Saturday, November 21, 2009

Turning up the heat

Updated Updated again Update #3 In this case, it's the nanny-nanny naysayers on climate change looking to turn up the heat on climate scientists, continuing the campaign of innuendo-fed paranoia they've intensified as their arguments against the science become desperate and feeble.

The Guardian (UK) reports that someone apparently hacked into computer files at the Climate Research Unit at the University of East Anglia in the UK and sucked up hundreds of private emails and documents exchanged by climate scientists over the past 13 years. The files were uploaded to a server in Russia, then mirrored across the internet.

According to Raw Story,
only a few diehard skeptics doubt that the warming of the last few decades is real. Now, however, those skeptics can barely contain their glee at the release of a cache of stolen emails that they believe prove global warming is nothing but a colossal hoax.

"If you own any shares in alternative energy companies I should start dumping them NOW," one of these skeptics blogged on Friday. "The conspiracy behind the Anthropogenic Global Warming myth (aka AGW; aka ManBearPig) has been suddenly, brutally and quite deliciously exposed...."

Those gloating over the emails have seized in particular on expressions of hostility towards climate change skeptics and dismissals of their papers as not representing legitimate science to elaborate theories of a conspiracy to suppress debate. They are also pointing to certain brief quotations that might be taken as boasts of manipulating data or as private acknowledgments of a lack of data to support the conclusion of global warming.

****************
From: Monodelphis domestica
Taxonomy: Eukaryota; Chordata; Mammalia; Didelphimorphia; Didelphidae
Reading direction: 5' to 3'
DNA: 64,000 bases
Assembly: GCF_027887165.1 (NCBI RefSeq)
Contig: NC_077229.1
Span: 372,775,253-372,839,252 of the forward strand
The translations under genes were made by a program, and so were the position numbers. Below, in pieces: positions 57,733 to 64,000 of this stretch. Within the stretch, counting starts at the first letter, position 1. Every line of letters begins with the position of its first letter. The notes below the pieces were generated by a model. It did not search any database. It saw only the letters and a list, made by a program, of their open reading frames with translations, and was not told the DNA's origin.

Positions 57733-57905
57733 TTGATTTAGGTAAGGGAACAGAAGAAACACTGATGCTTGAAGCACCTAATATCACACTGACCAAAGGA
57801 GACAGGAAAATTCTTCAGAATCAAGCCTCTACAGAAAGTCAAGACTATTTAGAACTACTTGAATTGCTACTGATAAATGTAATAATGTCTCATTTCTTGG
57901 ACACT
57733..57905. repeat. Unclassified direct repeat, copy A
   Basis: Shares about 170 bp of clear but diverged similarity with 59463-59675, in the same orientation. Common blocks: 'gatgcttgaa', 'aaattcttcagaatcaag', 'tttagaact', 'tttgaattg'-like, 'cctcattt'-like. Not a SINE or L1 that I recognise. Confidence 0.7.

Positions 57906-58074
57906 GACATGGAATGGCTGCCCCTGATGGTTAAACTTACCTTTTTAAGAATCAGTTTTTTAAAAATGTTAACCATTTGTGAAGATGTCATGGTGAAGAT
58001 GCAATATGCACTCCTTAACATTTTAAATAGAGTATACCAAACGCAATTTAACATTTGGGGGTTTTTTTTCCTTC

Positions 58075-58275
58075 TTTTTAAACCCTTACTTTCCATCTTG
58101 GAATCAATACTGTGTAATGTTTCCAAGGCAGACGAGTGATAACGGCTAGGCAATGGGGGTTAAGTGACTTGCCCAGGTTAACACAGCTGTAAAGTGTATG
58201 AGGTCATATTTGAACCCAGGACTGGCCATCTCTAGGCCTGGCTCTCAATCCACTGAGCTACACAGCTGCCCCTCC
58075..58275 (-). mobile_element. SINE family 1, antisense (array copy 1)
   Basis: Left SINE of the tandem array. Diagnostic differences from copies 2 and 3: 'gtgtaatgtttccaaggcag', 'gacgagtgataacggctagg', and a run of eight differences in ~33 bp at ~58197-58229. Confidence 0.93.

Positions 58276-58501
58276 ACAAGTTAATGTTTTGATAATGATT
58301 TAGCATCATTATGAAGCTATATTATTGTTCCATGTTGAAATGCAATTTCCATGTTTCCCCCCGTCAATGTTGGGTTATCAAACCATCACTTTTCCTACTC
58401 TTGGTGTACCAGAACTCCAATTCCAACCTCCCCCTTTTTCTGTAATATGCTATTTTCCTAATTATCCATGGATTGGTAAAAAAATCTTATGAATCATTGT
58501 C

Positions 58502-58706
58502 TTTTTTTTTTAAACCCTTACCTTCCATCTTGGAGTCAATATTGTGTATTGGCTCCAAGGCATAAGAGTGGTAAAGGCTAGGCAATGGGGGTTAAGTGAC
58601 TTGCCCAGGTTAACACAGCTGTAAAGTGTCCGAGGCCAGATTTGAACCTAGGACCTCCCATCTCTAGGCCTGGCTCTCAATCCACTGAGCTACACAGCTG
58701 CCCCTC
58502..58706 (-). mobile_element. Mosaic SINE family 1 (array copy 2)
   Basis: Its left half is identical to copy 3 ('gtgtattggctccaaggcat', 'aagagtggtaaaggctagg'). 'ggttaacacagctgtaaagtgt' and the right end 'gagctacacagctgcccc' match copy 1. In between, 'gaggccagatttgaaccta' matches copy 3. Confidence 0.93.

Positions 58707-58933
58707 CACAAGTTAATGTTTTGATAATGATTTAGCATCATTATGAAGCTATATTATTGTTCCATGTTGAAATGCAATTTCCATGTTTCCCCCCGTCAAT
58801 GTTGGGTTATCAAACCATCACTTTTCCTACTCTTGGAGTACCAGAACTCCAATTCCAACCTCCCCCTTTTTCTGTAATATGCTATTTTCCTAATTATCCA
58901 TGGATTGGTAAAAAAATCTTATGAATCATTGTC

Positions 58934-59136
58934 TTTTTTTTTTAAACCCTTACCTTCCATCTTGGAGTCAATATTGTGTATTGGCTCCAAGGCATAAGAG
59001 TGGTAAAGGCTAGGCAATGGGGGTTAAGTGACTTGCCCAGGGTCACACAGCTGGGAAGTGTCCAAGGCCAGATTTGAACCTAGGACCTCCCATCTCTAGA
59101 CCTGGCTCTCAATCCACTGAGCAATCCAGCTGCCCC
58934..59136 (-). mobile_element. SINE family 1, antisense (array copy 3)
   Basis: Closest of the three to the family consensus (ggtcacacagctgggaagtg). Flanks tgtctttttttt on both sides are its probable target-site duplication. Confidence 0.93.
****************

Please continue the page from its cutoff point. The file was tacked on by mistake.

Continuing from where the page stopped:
In short, they are combining cherry-picked quotes with expressions of the completely accurate sentiment that the work of the nanny-nanny naysayers is not legitimate science to claim "smoking gun" evidence of "the greatest scandal in modern science," one marked by deliberate falsification of data and cabal-like collusion among a large number of climatologists.
In one email, dated November 1999, one scientist wrote: "I've just completed Mike's Nature [the science journal] trick of adding in the real temps to each series for the last 20 years (ie, from 1981 onwards) and from 1961 for Keith's to hide the decline."

This sentence, in particular, has been leapt upon by sceptics as evidence of manipulating data, but the credibility of the email has not been verified.
More to the point, as Bob Ward, director of policy and communications at the Grantham Research Institute on Climate Change and the Environment at the London School of Economics, pointed out, even if accurate it tells you nothing.
"You can't tell what they are talking about[," he said]. Scientists say 'trick' not just to mean deception. They mean it as a clever way of doing something - a short cut can be a trick."
But of course that won't move the nanny-nanny naysayers any more than the lack of context will. For them, like the Holocaust deniers they increasingly resemble, no proof of global warming will ever be strong enough to be accepted and no counter-"proof" will ever be weak enough to be dismissed - and they positively revel in lurid tales of massive conspiracies, one that in this case would have to include at least, as Greenpeace pointed out, "the Royal Society, the US National Academy of Sciences, NASA, and the world's leading atmospheric scientists."